Cheese making is by and large a clean industry. However the process of cheese making produces a great deal of whey. And this is the greatest waste management issue a small dairy will face.
What is Whey?
Whey is composed of 97% water, plus ash, residual lactose, and whey protiens. So it is not a very nasty waste product. However, whey has a reasonably high BOD level (bio-oxygen demand levels required for organic breakdown) so it does need to be “digested”. Many ask why small dairies don’t harvest the whey to make whey protiens or ricotta. The short answer is that the cheese making process creates too much whey for small dairies to be able to harvest all of it. Many dairies will give the whey away to local pig farmers. Some have spread it on sub-par land. Drying whey is an option—but only for very large scale processors as the equipment to dry a liquid like whey to extract a few protiens requires significant capital and the volume to make it worth while (Did you ever wonder why most of the whey protiens sold in health food stores comes from New Zealand? A country where 20% of their GDP comes from the dairy industry?)
How FT decided to Handle Whey
First, we explored several options. Spreading was a possibility but only light spreading and on land with enough soil to absorb and digest it safely. You also cannot spread in the winter time as the soil cannot absorb it when frozen. The other option was to see if a pig farm would be interested. No one was in our area. We explored bio-digestors. However, there is not a lot of energy in whey to create the desired methane. We would need over 2M litres per year of whey to even think about using that technology in its smallest form! And on average, we only produce about 160 000L per year. Not nearly enough. Finally we explored simply trucking it to a treatment plant. But that is inconsistent with our philosophy. So the research continued until we determined that a bio-wetland was the ideal way for us to process whey.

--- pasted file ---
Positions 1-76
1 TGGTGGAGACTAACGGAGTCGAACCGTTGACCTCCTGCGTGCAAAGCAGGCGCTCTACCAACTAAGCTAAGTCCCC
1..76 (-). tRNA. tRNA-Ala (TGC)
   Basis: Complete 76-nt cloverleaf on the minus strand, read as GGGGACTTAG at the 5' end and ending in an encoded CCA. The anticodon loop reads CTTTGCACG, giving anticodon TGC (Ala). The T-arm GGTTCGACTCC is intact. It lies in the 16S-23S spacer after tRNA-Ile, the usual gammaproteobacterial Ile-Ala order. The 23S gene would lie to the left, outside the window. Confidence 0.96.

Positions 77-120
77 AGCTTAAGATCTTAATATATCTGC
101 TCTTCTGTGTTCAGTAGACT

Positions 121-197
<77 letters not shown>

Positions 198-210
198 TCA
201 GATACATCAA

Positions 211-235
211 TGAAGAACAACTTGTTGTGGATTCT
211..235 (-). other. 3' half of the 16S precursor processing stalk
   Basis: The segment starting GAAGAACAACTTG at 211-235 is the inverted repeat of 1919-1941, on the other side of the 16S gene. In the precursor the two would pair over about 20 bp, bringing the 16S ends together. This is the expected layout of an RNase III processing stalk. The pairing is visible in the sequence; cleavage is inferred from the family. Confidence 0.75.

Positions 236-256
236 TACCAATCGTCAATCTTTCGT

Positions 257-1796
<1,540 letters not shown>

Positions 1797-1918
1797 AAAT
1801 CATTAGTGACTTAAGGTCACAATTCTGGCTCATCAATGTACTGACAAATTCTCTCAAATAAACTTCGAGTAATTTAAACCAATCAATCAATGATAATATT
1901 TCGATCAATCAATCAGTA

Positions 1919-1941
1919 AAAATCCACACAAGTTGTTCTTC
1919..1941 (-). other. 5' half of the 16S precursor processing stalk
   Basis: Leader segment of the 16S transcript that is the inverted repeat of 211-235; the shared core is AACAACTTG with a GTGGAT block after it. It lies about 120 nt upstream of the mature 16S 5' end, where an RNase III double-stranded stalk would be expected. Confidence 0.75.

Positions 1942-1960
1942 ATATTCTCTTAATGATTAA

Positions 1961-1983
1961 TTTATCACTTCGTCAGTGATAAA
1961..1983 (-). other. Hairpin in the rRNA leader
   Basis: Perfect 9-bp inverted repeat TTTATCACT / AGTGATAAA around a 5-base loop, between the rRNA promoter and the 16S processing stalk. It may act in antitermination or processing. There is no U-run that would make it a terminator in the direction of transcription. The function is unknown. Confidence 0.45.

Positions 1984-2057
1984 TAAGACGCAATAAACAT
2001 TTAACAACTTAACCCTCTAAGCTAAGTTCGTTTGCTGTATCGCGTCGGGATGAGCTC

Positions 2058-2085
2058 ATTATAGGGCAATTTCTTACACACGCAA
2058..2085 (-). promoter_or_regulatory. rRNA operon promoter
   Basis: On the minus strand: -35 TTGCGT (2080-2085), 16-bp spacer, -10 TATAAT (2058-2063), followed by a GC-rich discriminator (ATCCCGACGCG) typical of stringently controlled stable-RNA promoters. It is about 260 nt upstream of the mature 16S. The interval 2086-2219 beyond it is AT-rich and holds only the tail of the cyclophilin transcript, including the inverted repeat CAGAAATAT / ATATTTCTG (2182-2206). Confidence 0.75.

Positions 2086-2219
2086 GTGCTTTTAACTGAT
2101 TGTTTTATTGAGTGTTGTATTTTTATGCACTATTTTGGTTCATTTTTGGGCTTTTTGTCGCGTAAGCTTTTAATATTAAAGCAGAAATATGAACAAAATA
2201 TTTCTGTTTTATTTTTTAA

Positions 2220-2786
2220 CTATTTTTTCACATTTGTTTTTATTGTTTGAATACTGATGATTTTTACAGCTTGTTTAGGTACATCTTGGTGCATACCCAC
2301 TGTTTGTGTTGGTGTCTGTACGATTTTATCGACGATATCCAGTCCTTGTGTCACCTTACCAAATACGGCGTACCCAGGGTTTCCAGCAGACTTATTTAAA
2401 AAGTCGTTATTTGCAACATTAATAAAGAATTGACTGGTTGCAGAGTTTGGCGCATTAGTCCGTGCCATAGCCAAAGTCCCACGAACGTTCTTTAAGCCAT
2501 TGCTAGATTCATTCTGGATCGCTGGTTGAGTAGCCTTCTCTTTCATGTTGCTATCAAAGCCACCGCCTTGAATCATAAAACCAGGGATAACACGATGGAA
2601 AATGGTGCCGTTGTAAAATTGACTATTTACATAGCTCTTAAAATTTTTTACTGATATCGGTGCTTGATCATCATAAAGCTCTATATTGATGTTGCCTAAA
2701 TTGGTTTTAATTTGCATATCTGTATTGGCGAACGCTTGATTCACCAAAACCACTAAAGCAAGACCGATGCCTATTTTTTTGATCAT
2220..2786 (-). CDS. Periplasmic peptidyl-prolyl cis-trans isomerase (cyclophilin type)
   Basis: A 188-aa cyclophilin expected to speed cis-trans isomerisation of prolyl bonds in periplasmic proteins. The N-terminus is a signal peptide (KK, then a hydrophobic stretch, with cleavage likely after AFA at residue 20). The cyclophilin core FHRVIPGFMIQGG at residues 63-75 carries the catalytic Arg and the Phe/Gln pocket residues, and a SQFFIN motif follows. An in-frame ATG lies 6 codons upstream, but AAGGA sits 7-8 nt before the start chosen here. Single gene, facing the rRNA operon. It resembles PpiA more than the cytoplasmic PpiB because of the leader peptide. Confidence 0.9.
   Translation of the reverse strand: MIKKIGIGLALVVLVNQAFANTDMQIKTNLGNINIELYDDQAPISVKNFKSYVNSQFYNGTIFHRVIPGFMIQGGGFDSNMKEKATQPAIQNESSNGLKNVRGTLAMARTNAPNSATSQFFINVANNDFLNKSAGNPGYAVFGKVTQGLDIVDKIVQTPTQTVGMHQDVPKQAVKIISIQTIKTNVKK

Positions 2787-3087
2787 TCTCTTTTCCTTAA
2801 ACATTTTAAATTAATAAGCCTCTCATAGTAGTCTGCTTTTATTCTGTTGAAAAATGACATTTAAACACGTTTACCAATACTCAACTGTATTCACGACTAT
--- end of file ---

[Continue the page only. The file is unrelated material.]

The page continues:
Essentiall, the effluent if pumped through a 3-cell filtering system. Each pond is filled with alternating layers of gravel, clear stone, recycled wood chips and peat moss. The ponds are then planted with cattails, grasses and wild flowers. The resulting physical, chemical and biological processes combine in the wetland to remove contaminants and digest the whey. It also creates a new habitat for birds and butterflies! The system uses less than 12-20 cents of electricity per day and operates year round.